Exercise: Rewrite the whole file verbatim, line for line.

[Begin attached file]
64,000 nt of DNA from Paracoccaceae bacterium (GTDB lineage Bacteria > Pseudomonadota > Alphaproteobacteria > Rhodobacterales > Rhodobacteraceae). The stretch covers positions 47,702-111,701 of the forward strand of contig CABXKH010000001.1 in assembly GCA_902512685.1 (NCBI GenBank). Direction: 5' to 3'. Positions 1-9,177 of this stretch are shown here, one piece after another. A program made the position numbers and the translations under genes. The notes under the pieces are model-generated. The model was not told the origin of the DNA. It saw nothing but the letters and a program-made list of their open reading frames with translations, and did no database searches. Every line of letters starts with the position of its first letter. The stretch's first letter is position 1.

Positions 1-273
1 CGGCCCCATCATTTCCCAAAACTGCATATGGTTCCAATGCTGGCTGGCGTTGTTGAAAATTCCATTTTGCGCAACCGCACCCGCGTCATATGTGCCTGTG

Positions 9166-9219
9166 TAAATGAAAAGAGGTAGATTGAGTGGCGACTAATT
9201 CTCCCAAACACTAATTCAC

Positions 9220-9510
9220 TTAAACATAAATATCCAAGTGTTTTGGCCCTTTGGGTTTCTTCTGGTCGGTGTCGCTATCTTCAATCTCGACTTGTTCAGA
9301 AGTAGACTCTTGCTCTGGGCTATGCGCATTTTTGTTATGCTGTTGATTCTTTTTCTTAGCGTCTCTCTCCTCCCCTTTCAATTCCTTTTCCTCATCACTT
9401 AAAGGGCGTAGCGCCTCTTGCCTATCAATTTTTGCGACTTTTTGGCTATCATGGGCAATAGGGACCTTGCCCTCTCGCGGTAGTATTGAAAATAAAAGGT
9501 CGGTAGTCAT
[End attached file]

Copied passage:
64,000 nt of DNA from Paracoccaceae bacterium (GTDB lineage Bacteria > Pseudomonadota > Alphaproteobacteria > Rhodobacterales > Rhodobacteraceae). The stretch covers positions 47,702-111,701 of the forward strand of contig CABXKH010000001.1 in assembly GCA_902512685.1 (NCBI GenBank). Direction: 5' to 3'. Positions 1-9,177 of this stretch are shown here, one piece after another. A program made the position numbers and the translations under genes. The notes under the pieces are model-generated. The model was not told the origin of the DNA. It saw nothing but the letters and a program-made list of their open reading frames with translations, and did no database searches. Every line of letters starts with the position of its first letter. The stretch's first letter is position 1.

Positions 1-273
1 CGGCCCCATCATTTCCCAAAACTGCATATGGTTCCAATGCTGGCTGGCGTTGTTGAAAATTCCATTTTGCGCAACCGCACCCGCGTCATATGTGCCTGTG

Positions 9166-9219
9166 TAAATGAAAAGAGGTAGATTGAGTGGCGACTAATT
9201 CTCCCAAACACTAATTCAC

Positions 9220-9510
9220 TTAAACATAAATATCCAAGTGTTTTGGCCCTTTGGGTTTCTTCTGGTCGGTGTCGCTATCTTCAATCTCGACTTGTTCAGA
9301 AGTAGACTCTTGCTCTGGGCTATGCGCATTTTTGTTATGCTGTTGATTCTTTTTCTTAGCGTCTCTCTCCTCCCCTTTCAATTCCTTTTCCTCATCACTT
9401 AAAGGGCGTAGCGCCTCTTGCCTATCAATTTTTGCGACTTTTTGGCTATCATGGGCAATAGGGACCTTGCCCTCTCGCGGTAGTATTGAAAATAAAAGGT
9501 CGGTAGTCAT